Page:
Gilson scrollerBy an interesting series of coincidences, I found myself backstage at a Southside Johnny & The Asbury Jukes gig at The Forum in Kentish Town pointing the trusty MusicRiot microphone in the direction of Gilson Lavis. If you have any interest at all in popular music, you must have heard of Gilson in one of his two musical careers; he’s a great and highly respected drummer but I wasn’t there to talk about his music; we don’t do the obvious stuff like that at MusicRiot. I was there to talk to Gilson about art. There’s a reference at the end to Johnny stealing my thunder; he voicebombed the interview about a third of the way in to talk to Gilson about how much he loved Squeeze. 

Allan Hi Gilson. Some of us know you as the drummer in Jools Holland’s Rhythm and Blues Orchestra, The older ones know you as the drummer in Squeeze, but now you’ve got a new career as an artist, so how did that start?

Gilson Well, it started out of boredom really. I lead a pretty clean life these days; I don’t drink or any of the other stuff, thankfully and hanging about on the road or hanging about in hotel rooms, I’ve been doing it for about fifty years now, and it started to get a bit wearing, so I started to doodle and the doodles turned in to sketches and the sketches turned into paintings and now the paintings have turned into exhibitions. So it just sort of grew really and I’m in a very privileged position because with my position in the Rhythm and Blues Orchestra we get to play with some of the world’s best entertainers and performers and I see them close at hand and I try and paint them, and I think I can capture some of the real essence of the person.

Allan You had an art school background didn’t you? Did you continue to draw after you left art school and joined Squeeze?

Gilson No, I went straight into music, the driving force being sex; I wanted to pick up girls. It never really worked, but I got into the music business and I’m still doing that so the art was just put away really. I didn’t pick up a sketch pad or an easel or a paintbrush until about ten years ago, when I started again.

Allan Do you think you choose your subjects or do you think they choose you?

Gilson It’s a mixture of both really. As I said, I tend to sketch and paint people that I work with and sometimes I’ll get inspired by an image I see of somebody and I’ll paint from that, but really it’s working with these people that’s the driving force.

Allan You’re working mainly in acrylic on canvas aren’t you? Do you work in any other media?

Gilson Yeah, I do. I do ink sketches. That’s really what I do on the road, sketch in ink, but when I’m at home, I’ve got a large studio and my own gallery, so I paint at home and sketch on the road.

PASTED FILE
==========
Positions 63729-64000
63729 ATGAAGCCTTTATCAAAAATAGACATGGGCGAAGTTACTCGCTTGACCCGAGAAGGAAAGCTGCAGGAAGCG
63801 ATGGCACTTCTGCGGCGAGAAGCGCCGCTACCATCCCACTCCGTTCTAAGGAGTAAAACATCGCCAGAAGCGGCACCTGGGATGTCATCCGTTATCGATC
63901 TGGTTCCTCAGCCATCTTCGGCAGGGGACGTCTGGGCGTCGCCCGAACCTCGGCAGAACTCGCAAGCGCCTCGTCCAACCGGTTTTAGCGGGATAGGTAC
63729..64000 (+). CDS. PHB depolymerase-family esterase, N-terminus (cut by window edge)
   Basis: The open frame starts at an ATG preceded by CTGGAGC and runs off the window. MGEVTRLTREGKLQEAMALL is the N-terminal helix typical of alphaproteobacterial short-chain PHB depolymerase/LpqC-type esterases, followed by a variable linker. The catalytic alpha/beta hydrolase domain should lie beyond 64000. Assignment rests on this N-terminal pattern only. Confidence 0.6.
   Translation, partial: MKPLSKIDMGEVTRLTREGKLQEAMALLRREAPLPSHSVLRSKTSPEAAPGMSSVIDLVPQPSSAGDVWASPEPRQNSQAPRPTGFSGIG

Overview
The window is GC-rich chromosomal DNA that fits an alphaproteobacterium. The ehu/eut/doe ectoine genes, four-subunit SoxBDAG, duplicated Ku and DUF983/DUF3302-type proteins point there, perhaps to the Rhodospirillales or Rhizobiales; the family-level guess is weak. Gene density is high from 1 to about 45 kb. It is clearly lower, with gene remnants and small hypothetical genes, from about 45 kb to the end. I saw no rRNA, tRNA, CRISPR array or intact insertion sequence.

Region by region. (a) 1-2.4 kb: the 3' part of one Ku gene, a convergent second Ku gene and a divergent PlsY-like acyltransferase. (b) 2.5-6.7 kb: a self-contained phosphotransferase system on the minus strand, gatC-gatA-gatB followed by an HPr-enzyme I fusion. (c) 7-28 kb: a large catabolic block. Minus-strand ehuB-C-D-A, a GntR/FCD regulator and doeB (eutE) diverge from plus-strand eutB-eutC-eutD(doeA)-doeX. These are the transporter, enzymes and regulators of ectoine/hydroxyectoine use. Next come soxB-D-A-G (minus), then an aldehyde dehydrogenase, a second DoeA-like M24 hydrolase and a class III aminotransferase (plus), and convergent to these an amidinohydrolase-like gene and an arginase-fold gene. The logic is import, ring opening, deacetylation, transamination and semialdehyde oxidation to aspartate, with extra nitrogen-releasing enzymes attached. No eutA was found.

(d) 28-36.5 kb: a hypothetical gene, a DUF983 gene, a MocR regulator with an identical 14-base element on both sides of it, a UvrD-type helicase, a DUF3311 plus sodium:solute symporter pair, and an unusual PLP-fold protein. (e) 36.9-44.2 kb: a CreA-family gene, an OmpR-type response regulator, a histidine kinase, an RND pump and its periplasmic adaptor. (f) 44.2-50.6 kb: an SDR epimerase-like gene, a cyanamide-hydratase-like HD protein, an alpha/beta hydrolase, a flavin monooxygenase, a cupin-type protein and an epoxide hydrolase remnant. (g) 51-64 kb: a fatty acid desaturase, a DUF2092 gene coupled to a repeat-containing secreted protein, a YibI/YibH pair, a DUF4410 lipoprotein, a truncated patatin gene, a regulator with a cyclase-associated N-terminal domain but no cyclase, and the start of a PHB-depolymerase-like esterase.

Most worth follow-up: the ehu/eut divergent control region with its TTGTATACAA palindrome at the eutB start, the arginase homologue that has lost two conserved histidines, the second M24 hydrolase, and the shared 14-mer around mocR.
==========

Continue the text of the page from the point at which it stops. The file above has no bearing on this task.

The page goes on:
Allan In the creative process, do you have certain steps that you follow? I’m thinking of the preparation; I saw the Louis Armstrong sketch that you did and obviously you couldn’t do that from life so presumably you researched that online.

Gilson I do actually. A lot of the people I’ve painted or sketched, they’re too busy to sit for me; they’re not going to come round to my house and sit, so I do have to sketch from images. I try to take photographs when I’m working with them and sketch or paint from those, but it’s not always possible, because some of these people like Louis are no longer with us, I have to research them and I look for images that are inspiring and I tend to blend three or four images to get the look that I’m searching for, so it sort of grows.

Allan I’ve met quite a lot of musicians who have other artistic pursuits, painting, photography and so on. Do you think it’s a bit of a release valve?

Gilson I’m sure it is, it absolutely is. Though it’s a real privilege to work with the Rhythm and Blues Orchestra; it’s high profile and we play big venues, but it is quite a restrictive environment. I’m there to make Jools sound good, I’m there to make the big band work, I’m not really cutting loose on what I want to do and the painting really allows me to be creative. 

Allan So the band becomes the day job and your creative outlet is the painting.

Gilson But it’s a very enjoyable day job, I’m in a very privileged position.

Allan I’m fascinated by the paintings and the way they reflect the personalities of the people you’ve portrayed and it struck me that they’re not hyper-realistic, but they’re a long way from caricature, aren’t they? The one that particularly struck me, and I wonder how people will react to it, was Keith Moon, because he has a really serene look in that portrait.

Gilson Well, thank you. There are many, many images of Keith being crazy, that’s what he’s famous for, but I really wanted that sort of innocence of the young lad before he went on that crazy journey. I think that’s what I was aiming for, that innocent, lost look, not even knowing what’s going on. What went on of course was craziness and death in the long run.